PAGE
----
Video ***1/2

This is Woody Allen’s first venture with Dreamworks, and the resulting DVD is one of the best looking transfers for one of his movies.  Small Time Crooks is an easy superior in the transfer department to any of the MGM released discs, the Tri Star ones, or even New Line’s Deconstructing Harry.  This is an anamorphic transfer with plenty of crisp detail and lots of excellent coloring.  Some of the interiors of Ray and Frenchy’s lavish apartment are almost too much, as a matter of fact:  strong, bright, and harshly contrasting colors are used for effect to demonstrate the lack of taste these people have (and if you think the pad is bad, check out some of Ray’s suits!).  The colors are very well contained, even when offered in extremes.  Images are generally very sharp, with no noticeable grain, distortion or evidence of compression, and the print itself is in quite good shape.  Overall, a highly commendable effort.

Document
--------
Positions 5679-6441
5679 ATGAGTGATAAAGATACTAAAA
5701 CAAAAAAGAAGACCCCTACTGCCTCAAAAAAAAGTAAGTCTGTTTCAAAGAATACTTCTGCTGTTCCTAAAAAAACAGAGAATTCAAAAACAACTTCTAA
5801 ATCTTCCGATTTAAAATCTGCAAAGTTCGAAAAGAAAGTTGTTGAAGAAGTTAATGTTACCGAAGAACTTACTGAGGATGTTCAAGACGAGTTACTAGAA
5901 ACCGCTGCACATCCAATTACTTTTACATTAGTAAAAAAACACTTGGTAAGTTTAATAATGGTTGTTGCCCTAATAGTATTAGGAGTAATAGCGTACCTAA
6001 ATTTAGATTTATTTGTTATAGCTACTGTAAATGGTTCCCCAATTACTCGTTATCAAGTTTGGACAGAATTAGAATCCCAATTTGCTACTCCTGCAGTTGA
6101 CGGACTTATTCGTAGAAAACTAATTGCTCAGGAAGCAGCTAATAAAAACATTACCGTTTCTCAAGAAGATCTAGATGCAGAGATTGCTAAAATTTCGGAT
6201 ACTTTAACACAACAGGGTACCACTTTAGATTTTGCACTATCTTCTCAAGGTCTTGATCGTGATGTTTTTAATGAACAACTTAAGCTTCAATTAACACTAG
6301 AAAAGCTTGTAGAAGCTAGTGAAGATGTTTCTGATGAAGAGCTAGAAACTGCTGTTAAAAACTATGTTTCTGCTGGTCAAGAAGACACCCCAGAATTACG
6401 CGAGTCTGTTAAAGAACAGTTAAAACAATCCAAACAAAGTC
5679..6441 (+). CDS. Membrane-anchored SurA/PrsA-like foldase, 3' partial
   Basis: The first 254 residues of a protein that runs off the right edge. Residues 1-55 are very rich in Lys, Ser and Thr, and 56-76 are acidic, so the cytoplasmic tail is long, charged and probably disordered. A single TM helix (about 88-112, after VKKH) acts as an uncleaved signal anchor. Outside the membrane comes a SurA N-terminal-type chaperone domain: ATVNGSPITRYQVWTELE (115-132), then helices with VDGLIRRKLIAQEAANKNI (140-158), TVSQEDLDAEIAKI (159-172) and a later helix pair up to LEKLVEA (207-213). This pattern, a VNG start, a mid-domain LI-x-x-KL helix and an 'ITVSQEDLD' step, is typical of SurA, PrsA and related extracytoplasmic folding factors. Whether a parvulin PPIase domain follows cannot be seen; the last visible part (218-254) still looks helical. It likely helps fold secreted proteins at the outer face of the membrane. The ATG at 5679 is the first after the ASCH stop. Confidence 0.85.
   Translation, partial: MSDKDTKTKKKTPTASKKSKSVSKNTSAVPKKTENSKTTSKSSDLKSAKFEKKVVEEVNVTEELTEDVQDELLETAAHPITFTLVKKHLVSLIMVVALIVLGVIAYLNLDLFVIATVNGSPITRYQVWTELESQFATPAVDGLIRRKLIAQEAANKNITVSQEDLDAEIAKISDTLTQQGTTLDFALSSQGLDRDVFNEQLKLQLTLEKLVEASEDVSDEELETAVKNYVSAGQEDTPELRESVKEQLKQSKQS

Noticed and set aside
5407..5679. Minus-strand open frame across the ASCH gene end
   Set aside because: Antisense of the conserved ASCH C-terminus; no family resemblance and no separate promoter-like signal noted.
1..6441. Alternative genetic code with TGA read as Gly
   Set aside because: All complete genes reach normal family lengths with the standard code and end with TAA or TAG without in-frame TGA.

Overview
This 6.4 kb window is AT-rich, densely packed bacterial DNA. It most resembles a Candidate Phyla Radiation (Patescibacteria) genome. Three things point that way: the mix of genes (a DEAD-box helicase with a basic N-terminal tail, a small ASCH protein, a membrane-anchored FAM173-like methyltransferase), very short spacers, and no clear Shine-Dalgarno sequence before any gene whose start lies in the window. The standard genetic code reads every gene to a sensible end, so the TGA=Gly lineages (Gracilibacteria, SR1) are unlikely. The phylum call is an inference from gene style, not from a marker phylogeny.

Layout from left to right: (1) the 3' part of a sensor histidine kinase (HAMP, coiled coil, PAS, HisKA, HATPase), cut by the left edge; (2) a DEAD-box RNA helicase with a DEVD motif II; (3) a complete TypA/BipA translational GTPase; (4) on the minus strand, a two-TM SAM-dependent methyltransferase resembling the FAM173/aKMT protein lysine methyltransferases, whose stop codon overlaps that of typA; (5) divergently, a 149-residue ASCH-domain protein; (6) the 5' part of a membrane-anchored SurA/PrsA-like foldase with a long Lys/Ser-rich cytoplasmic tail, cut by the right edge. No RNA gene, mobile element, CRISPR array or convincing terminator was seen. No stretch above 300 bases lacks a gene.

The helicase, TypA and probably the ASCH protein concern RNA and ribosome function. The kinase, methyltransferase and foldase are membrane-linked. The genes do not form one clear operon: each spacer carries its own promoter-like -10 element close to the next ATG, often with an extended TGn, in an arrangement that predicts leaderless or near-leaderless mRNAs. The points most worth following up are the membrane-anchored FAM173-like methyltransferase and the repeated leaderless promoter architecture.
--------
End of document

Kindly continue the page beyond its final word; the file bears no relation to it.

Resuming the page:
Audio ***

Those who aren’t normally Woody Allen fans should note:  Woody mixes all of his films with a one-channel mono soundtrack, so the fact that Small Time Crooks is presented that way is not Dreamworks’ call, but Woody’s.  For the most part, his movies including this one don’t require anything fancy:  they’re mostly dialogue oriented and what little music there is comes straight from his collection of scratchy old classic records.  This is a fine presentation of a limited soundtrack, with good clarity, no noise, and even some bits that offer good dynamic range for a 1-channel mix…no complaints.

Features **

Although the packaging I saw didn’t have a features list printed, there are some included:  a theatrical trailer, production notes (both on the disc and included in the booklet), and talent files for the film’s many stars and behind-the-scenes talents.  A commentary track, sadly, wasn’t possible, since Woody Allen refuses to review any of his films once they’re completed.

Summary:

Live a little…Small Time Crooks is not a Woody Allen masterpiece, but it’s still an awfully funny picture that delivers big time on the laughs, and it’s still smarter than the average film comedy coming from Hollywood these days.  You don’t have to be a Woody fan to enjoy this one…just someone who enjoys a good laugh.